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How private equity will be weaved into 401(k)s after government blessing

Because of the greater sophistication necessary for private equity investing, what’s not likely any time soon is that individual investors will be able to directly invest in a private equity fund as a standalone product.

The US Department of Labor gave its blessing to retirement plan administrators to include private equity as part of their defined contribution mix, a move for which the industry has been waiting a long time. 

The first “regular people” who will get the ability to access private equity will likely be workers who are part of customized defined contribution programs at large corporations. Such programs already have experience in the asset class through their traditional pensions, sources told me this week.

Customized defined contribution plans, which differ from standardized “off-the-shelf” products, are set up by large companies either internally or with external help.

Those pensions have a comfort level with private equity and their investment managers have been clamoring to get private equity into their defined contribution programs, sources said. 

Further, as corporations move away from traditional pensions, they seek to offer workers the best chance to make high returns to secure their retirements. 

That’s where private equity comes in, though along with the potential for higher returns come higher fees and risk. Adding private equity to 401(k)s present additional challenges outside of private equity’s normal experience, including the need for daily liquidity and daily pricing transparency.

Because of the greater sophistication necessary for private equity investing, what’s not likely any time soon is that individual investors will be able to directly invest in a private equity fund as a standalone product, the sources said. 

Instead, private equity access would be offered as part of a diverse investment mix in a defined contribution structure, where an individual investor would be able to choose their level of exposure to the asset class, sources said.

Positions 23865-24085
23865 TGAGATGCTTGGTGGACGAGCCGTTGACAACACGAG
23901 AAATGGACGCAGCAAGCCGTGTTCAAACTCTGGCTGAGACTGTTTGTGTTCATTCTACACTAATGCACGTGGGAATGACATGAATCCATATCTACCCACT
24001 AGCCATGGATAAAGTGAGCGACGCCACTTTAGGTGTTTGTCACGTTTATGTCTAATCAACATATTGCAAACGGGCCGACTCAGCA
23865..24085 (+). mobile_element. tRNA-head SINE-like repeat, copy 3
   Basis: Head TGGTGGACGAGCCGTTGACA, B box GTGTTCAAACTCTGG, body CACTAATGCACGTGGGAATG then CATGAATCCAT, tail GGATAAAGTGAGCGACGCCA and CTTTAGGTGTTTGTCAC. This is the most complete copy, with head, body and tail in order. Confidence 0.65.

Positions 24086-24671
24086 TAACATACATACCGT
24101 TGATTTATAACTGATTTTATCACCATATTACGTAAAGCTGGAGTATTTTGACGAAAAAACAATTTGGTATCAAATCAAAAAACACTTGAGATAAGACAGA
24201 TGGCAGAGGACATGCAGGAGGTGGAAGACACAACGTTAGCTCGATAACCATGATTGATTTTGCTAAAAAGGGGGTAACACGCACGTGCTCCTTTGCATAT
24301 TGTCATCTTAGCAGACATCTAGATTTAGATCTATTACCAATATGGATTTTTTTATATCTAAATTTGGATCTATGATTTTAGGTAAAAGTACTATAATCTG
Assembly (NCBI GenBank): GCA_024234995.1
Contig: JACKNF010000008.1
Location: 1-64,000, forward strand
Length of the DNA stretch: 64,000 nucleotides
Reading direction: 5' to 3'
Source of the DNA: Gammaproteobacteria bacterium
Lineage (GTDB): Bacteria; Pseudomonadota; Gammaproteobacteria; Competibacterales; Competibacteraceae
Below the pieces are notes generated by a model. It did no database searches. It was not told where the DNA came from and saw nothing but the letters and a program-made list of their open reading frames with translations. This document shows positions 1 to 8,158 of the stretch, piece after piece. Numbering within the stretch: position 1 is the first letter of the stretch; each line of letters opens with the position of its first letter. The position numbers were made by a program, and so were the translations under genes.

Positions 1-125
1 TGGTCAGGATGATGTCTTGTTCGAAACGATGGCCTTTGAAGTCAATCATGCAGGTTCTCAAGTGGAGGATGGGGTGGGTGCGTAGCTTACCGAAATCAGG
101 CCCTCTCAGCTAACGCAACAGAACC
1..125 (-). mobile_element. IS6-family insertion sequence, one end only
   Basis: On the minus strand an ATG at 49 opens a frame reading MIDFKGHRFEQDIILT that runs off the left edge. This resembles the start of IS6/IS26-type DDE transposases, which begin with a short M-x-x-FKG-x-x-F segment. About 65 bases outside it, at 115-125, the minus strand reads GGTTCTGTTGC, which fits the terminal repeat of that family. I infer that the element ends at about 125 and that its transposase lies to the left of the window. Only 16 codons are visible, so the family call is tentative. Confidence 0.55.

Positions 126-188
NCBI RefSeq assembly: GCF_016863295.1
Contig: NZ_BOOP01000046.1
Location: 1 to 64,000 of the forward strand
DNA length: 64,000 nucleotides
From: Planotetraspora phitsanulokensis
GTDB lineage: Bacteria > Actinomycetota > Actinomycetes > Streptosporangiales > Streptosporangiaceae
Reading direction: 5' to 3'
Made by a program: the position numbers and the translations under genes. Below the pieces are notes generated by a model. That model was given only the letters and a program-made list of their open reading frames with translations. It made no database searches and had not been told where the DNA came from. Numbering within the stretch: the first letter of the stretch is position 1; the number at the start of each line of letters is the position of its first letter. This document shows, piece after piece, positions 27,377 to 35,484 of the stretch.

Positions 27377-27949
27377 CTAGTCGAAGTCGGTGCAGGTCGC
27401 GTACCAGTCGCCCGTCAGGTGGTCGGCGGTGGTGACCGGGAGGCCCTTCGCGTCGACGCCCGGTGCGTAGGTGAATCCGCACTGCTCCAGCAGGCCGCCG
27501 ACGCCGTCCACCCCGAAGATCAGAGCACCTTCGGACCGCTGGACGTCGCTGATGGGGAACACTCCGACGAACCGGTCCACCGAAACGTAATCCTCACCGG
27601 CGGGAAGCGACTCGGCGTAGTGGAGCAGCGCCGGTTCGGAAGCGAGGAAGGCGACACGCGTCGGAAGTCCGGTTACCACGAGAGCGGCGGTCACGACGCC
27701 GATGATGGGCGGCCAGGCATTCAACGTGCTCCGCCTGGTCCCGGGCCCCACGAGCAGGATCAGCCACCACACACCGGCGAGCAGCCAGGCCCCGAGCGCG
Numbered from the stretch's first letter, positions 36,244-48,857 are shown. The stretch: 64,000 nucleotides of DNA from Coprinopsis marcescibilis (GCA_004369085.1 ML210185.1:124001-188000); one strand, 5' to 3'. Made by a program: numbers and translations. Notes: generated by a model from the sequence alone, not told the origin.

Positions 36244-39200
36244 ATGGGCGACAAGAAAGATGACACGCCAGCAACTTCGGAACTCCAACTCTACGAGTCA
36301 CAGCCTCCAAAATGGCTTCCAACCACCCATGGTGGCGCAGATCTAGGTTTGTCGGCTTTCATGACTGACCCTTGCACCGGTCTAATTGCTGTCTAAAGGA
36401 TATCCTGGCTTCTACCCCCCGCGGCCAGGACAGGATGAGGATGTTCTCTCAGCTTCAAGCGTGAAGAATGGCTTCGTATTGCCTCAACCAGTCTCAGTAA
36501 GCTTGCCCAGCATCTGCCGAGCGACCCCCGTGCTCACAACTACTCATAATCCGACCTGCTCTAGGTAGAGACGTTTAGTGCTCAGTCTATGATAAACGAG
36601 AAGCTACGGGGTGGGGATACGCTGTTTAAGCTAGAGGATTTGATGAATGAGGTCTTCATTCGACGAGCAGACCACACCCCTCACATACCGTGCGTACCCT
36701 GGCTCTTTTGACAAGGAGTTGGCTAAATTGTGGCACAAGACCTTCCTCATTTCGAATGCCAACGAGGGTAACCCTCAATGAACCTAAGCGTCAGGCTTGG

“The guidance speaks to how private equity would be used in these professionally managed portfolios. That’s a key point, in that you have this fiduciary oversight in how these portfolios are constructed, not at the individual employee’s discretion,” said Robert Collins, managing director at Partners Group who lead the US distribution business. 

Partners Group and Pantheon both have products structured as investment trusts that plan sponsors can use to build private equity exposure into their programs. These would be incorporated into target-date funds as investment sleeves.  

Partners Group, for example, has the Partners Group Generations Fund for the UK defined contribution pensions market. Generations Fund provides participants with access to private equity, private debt, private infrastructure and private real estate, with daily liquidity and pricing, according to a statement from the firm.

Target-date funds structure investment allocation depending on when a worker will likely retire. Such structures include more risk for newer workers, and more conservative allocations for those nearing retirement. 

“The way that will look in the future, if you have a 2025 target date fund, you’d have relatively low or modest exposure to private equity, probably something around 1 percent or less,” according to Doug Keller, head of private wealth at Pantheon. 

A 2075 target date fund “will have the highest allocation, and in between will be varied. Those allocations would be up to whoever manages those target date funds,” Keller said. 

Plan administrators had been reluctant to include risky investments like private equity and hedge funds as part of defined contribution portfolios for fear of lawsuits. 

The DOL guidance was necessary after a 2015 lawsuit by former Intel employee Christopher Sulyma accused the company and its retirement plan managers of increasing risk and costs, hurting plan participants, by including private equity and hedge funds.